The easiest thing for us would be going back and do another Abigail album, but why on earth would I do that? There’s no challenge there. If you want another, well, play it twice or something! I would expect that fans would always want to hear new, fresh stuff , to hear new avenues we’ve never explored before. A lot of times you have musicians in a band, they have this desire to go out and do a solo album because they can’t really get everything out that they have inside of them in the band that they’re a part of. For me, I have that ideal situation. That is King Diamond.
- What does King Diamond get up to on his day off?
- Watch Metallica write Moth Into Flame
- "I was begging the doctors to kill me": the confessions of King Diamond
- The 10 least-played Metallica songs
KD: This is exactly where anything goes. If we want to have a flute or a violin on something, or a cello or organs or harpsichord or whatever, we’ll do it if it fits the mood for these concept stories we do. That’s so much fun for me to do. There’s something special about that.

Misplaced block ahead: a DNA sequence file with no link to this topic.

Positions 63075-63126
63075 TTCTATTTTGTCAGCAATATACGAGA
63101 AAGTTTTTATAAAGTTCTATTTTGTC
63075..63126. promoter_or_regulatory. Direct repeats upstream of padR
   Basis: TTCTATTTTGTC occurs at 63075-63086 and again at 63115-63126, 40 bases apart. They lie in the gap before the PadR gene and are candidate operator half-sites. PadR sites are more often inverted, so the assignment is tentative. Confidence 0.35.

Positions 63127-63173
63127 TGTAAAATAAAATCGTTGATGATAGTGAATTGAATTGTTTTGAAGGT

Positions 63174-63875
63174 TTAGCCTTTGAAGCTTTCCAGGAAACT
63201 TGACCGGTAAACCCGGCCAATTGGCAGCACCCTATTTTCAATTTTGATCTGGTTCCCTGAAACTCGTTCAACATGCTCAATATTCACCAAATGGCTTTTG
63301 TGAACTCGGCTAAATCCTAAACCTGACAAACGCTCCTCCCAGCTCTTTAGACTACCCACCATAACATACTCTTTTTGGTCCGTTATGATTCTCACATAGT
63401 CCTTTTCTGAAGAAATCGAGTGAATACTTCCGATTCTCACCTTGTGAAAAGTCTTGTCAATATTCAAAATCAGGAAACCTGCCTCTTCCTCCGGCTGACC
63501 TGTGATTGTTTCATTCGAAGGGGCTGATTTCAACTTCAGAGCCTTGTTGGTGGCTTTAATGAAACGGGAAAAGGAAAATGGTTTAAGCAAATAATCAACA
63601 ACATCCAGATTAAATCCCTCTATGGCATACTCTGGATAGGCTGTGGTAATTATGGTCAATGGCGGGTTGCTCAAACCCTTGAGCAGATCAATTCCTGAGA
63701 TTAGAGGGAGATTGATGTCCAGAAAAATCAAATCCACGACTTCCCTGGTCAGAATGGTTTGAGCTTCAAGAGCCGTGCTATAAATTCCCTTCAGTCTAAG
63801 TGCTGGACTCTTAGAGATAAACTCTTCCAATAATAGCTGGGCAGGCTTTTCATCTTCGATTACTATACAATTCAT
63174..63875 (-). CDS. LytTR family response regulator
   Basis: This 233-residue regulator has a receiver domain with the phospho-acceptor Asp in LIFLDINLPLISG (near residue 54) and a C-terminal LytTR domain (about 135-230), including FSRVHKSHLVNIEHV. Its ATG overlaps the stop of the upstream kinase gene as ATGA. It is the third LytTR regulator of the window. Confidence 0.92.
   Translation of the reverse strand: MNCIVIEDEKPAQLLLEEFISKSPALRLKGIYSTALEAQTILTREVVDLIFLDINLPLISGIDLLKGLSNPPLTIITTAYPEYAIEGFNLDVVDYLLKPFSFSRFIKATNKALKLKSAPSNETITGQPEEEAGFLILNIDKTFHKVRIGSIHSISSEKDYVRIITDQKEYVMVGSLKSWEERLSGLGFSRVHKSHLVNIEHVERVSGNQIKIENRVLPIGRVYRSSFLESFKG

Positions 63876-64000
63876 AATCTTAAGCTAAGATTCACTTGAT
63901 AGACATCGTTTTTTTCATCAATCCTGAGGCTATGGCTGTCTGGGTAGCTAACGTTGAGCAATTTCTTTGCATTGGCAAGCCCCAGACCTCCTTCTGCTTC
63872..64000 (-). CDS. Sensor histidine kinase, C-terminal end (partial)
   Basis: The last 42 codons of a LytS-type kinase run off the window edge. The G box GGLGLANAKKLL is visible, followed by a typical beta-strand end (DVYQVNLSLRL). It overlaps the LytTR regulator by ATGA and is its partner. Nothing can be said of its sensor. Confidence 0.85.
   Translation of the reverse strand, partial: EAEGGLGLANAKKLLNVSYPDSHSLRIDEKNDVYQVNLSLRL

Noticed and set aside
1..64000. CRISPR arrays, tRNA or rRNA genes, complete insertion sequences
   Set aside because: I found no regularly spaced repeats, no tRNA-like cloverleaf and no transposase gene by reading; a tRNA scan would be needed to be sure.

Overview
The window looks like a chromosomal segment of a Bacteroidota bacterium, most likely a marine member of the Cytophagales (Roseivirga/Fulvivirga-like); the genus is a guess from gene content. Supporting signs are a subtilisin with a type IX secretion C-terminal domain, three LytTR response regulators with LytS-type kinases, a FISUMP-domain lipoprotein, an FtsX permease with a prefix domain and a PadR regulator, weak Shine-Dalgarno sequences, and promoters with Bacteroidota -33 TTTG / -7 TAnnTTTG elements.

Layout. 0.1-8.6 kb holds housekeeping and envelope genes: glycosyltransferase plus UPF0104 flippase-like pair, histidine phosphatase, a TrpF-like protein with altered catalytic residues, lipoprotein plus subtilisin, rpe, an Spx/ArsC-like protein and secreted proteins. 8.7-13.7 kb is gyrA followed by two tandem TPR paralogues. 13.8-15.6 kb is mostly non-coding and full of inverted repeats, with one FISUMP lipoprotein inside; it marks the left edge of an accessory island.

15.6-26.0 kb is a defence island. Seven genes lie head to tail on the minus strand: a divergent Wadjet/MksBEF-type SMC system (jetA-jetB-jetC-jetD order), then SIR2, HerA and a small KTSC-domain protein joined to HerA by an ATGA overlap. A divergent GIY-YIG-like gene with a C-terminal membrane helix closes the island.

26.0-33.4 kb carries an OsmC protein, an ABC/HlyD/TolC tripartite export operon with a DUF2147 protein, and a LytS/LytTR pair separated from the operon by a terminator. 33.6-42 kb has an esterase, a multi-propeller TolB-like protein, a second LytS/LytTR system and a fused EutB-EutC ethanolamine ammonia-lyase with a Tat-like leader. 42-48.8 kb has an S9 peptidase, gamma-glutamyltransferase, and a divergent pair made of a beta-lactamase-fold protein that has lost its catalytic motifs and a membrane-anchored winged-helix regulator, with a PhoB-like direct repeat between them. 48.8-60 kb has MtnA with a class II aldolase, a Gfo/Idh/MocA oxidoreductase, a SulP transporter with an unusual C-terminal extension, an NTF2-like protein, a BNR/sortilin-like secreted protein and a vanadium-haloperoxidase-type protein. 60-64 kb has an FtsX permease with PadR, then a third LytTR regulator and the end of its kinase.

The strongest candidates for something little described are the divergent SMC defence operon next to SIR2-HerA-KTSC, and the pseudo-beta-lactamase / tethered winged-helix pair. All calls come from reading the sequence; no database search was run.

SC: We should talk about the fact that you and Metallica were in the same studio complex together in Denmark.
KD: Yes, that brings memories back for me of Ride the Lightning, but also Master of Puppets because they were both done at Sweet Silence. They were checking out ideas at our rehearsal because it was in the same building they were working in. We would be rehearsing and they would come in and take over the rehearsal place after we went. I think that they had a few amps and other stuff that they brought up to use. We would be up there hearing riffs before it was released to anybody. I remember one night James and Lars came back to my apartment and we were all getting drunk with Timi and this American girl that was visiting from California. That was at my haunted apartment.
SC: Your haunted apartment? Come on, spill it.
KD: I had a small apartment, it was up on the top floor and it was super haunted. I lived there for quite a few years and lots of people have experienced stuff up there. It’s not just like when you got drunk, it would happen at any time. But that specific night, Timi was with this girl that he had met in California. He didn’t tell her he had a girlfriend in Denmark, so when she came to visit she couldn’t stay with Timi, so she stayed in my apartment.